This trend of loving powerful heroines continues today. I fell hard for Elsa in Frozen. I am a HUGE Peggy Carter fan (hence the T-shirt above). I love Phryne Fisher so much that I supported the crowdfunding for Miss Fisher and the Crypt of Tears. I love these ladies for their strength, their beauty, their abilities. I wish I had their confidence, their competence, their resilience. 

I am sadly aware I fall far short of their standards.

Recently, I’ve had a bit of a health scare. It’s rattled me hard, and while my condition is imminently treatable, I’m still in adjusting to both the medication and the notion that I need medication. More than anything, there is a disconnect between accepting that this is my new normal when it doesn’t fit with my mental image of who I am. It’s not part of a kick-ass heroine’s backstory.

Or is it?

Perhaps my definition of what makes a kick-ass heroine needs to evolve. Maybe she isn’t the woman who takes out the bad guys with a single punch, or patches a Stargate on the fly, or delivers a snappy one-liner while saving the world.

Maybe she’s the woman who works ten to twelve hour shifts, only to come home and take care of her family. Maybe she’s the cornerstone in a multi-generational household, the one that everyone looks to in order to make things right. Perhaps the very fact she’s still here, still trying, and still alive is a major achievement in itself.

Maybe she’s the one who speaks up even though her voice is shaking. The one who says, “No, that isn’t right.”

Being a kick-ass heroine isn’t just looking good in a catsuit, or solving multi-dimensional math equations while piloting a starship, or discussing with wit and erudition the dead body in the library. It’s both harder and easier than that.

It’s standing up for what you believe in, even when the rest of the world thinks you’re stupid for doing so.

There are more of us out there than you think. You’re more kick-ass than you think. Be your own hero.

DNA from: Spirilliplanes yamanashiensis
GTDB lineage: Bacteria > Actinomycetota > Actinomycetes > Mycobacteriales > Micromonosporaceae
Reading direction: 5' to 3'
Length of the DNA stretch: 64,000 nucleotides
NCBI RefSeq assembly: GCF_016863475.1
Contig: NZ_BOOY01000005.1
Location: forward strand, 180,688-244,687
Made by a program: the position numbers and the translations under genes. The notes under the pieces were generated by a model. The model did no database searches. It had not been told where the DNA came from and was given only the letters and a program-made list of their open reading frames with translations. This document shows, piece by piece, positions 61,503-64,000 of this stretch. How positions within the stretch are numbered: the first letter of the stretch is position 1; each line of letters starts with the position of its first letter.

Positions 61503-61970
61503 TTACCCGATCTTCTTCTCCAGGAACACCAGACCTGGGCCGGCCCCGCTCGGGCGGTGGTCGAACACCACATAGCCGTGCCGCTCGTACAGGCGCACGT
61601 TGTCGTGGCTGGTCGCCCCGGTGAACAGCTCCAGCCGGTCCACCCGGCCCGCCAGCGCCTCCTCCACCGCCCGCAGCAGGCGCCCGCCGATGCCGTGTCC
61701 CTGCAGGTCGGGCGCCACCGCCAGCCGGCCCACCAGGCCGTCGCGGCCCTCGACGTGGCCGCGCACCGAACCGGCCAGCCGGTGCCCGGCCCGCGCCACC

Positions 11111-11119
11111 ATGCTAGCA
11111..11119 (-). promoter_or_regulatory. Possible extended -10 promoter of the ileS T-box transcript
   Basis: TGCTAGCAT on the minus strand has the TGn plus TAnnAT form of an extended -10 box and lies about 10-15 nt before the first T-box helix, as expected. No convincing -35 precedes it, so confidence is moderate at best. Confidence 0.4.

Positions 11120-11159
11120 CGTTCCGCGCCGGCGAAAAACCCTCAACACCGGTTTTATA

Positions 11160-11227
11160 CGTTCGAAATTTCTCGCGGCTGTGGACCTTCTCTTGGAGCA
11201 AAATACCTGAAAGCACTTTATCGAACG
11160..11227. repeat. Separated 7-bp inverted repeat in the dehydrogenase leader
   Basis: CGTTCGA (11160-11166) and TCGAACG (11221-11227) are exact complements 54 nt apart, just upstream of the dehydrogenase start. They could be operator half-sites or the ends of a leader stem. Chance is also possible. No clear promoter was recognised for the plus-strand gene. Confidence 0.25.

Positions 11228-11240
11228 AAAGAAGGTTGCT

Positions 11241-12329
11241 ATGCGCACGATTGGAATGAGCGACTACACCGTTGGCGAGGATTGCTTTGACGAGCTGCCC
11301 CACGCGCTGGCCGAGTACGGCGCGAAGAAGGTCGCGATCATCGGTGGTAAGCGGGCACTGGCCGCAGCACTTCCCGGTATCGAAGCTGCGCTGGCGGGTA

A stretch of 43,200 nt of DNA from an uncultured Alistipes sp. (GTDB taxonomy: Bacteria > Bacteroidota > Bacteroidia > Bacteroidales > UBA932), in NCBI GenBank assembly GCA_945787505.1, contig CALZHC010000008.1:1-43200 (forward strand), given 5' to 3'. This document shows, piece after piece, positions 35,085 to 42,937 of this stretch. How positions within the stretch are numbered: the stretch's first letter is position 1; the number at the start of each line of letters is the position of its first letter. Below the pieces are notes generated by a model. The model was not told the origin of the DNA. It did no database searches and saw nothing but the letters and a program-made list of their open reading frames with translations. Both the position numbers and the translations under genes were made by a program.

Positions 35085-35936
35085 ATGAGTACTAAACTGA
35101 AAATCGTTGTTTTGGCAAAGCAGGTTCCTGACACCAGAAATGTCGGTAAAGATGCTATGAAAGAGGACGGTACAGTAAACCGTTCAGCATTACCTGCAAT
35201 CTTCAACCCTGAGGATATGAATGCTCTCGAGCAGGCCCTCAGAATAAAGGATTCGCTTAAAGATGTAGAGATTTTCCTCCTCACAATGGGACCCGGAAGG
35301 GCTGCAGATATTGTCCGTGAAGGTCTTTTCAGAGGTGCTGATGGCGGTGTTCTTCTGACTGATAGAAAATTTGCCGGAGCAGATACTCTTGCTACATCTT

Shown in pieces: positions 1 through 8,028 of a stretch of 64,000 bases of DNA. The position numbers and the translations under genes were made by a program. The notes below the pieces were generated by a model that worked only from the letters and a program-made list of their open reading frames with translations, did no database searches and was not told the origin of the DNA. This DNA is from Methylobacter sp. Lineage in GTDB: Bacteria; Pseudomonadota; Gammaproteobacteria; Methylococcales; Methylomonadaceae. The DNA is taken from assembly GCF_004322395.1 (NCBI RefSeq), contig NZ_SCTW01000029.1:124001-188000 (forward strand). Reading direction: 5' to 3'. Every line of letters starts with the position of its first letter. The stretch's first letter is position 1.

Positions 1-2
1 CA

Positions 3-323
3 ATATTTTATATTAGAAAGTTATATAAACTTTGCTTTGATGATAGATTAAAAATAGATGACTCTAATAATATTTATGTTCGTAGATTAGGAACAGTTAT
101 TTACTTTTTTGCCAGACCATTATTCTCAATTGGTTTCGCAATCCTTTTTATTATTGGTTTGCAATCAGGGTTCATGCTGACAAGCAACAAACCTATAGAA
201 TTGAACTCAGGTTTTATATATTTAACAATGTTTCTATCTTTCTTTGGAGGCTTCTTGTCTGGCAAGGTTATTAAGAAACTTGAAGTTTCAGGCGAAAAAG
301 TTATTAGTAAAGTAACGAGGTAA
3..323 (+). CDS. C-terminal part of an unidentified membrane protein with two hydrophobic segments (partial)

Madison Michael’s Beguiling Bachelor Series now on Sale!

 

 
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By Madison Michael
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About Madison:
 
Madison Michael traded 28 years in Fortune 500 tech and management positions for a chance to spend her days with sassy heroines, sexy, rich heroes and nothing but happy endings. Growing up the daughter of a librarian, she learned to love books, especially classics and romances, and spent winters cuddled under blankets losing herself in books.

Madison is the author of three novels in the Beguiling Bachelor series, as well as several short stories. She is a member of Romance Writers of America.

After living in the northeast, southeast and the west, Maddy returned to her Midwest roots. She lives in Evanston, IL with two feline editorial assistants and great views of Chicago’s famous skyline.

Social Links:
Website: madisonmichael.net
Madison’s Blog: madisonmichael.net/category/maddys-blog
Maddy’s Romance Madness: madisonmichael.net/category/mrm/
Maddy’s Tours and Treats: madisonmichael.net/category/tours-and-treats/
Facebook: facebook.com/madisonmichaelromance
Twitter: twitter.com/madisonmichael_
Amazon Author Page: amazon.com/Madison-Michael/e/B01EVUGG6G/ref=dp_byline_cont_ebooks_1